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Coogee Beach (WA 825) commences on the northern side of the seawall and gently curves to the north for 3.7 km. It is patrolled by the Coogee Beach Surf Life Saving Club and forms the northern shoreline of the foreland and at its northern point reconnects with the inner calcarenite of the old Pleistocene shoreline called James Rocks. The southern part of the beach is within the regional park, with the Jervoise Bay Sailing Club located at the very southern end. It is then backed by a vegetated reserve and the old Quarantine station. The reserve continues to a small jetty backed by a recreational area with all facilities, a camping area and the old munitions depot, and finally the Coogee Beach Resort and a northern recreational jetty, with a terminal groyne just south of James Rocks. From James Rocks the shoreline trends north for 5.5 km to the southern training wall of Fremantle Harbour. In between is a once continuous sandy shore that has been heavily modified by structures and development when the area was backed by industry. Since the 1990’s its backshore has undergone a transformation from a power station, railway yards and meat works, to in part, the Catherine Point Reserve, the South Beach Recreational Reserve and a large fishing and small boat harbour to the north. All the beaches (WA 826-832) face west and are partly sheltered by a string of reefs, including Carnac Island, that extend north of Garden Island. The reefs lies 5-6 km offshore and lower ocean waves to less that 1 m at the shore.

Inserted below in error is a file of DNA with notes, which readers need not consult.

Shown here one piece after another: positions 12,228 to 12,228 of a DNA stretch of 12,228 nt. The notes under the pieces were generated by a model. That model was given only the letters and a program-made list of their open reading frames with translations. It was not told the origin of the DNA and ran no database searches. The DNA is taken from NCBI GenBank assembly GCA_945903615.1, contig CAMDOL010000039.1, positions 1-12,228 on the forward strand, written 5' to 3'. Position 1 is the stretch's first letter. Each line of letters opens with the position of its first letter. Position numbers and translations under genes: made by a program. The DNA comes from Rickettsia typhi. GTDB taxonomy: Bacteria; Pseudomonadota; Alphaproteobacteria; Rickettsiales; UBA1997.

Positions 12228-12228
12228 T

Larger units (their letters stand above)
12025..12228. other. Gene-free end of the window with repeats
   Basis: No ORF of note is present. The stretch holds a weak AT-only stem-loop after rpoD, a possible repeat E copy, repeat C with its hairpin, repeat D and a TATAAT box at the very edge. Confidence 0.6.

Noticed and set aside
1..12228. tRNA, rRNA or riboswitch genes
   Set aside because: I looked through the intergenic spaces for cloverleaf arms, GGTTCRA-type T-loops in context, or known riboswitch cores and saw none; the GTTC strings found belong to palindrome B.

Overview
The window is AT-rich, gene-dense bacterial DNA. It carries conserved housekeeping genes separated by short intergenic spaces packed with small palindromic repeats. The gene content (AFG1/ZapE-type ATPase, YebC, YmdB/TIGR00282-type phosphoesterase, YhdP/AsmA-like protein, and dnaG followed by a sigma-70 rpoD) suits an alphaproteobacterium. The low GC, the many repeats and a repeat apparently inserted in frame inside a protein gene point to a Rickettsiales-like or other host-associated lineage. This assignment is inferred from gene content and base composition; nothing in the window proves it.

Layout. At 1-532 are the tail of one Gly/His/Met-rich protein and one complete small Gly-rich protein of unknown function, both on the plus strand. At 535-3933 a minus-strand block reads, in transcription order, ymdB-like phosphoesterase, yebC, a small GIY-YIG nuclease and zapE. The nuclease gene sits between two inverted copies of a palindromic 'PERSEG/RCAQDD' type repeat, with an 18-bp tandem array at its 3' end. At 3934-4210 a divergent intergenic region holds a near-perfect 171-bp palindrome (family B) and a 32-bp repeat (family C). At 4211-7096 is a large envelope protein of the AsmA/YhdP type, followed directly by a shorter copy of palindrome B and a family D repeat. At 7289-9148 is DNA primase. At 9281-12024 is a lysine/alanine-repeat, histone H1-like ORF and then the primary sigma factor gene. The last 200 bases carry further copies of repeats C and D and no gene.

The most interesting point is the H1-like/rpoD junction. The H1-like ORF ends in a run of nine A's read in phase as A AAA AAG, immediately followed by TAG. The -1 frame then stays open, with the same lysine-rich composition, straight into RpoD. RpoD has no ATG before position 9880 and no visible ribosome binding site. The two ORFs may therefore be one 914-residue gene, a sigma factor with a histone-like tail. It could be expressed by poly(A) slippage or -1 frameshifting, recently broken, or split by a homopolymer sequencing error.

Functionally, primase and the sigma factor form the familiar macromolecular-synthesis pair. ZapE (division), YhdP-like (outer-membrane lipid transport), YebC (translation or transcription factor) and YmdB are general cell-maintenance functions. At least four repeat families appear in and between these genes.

Beach Length: 3.7km
General Hazard Rating: 3/11

Patrolled Beach Flag Patrols

There are currently no services provided by Surf Life Saving Australia for this beach. Please take the time to browse the Surf Safety section of this website to learn more about staying safe when swimming at Australian beaches. Click here to visit general surf education information.


Toilets Block M/F
Toilets Block Disabled




SLSA provides this information as a guide only. Surf conditions are variable and therefore this information should not be relied upon as a substitute for observation of local conditions and an understanding of your abilities in the surf. SLSA reminds you to always swim between the red and yellow flags and never swim at unpatrolled beaches. SLSA takes all care and responsibility for any translation but it cannot guarantee that all translations will be accurate.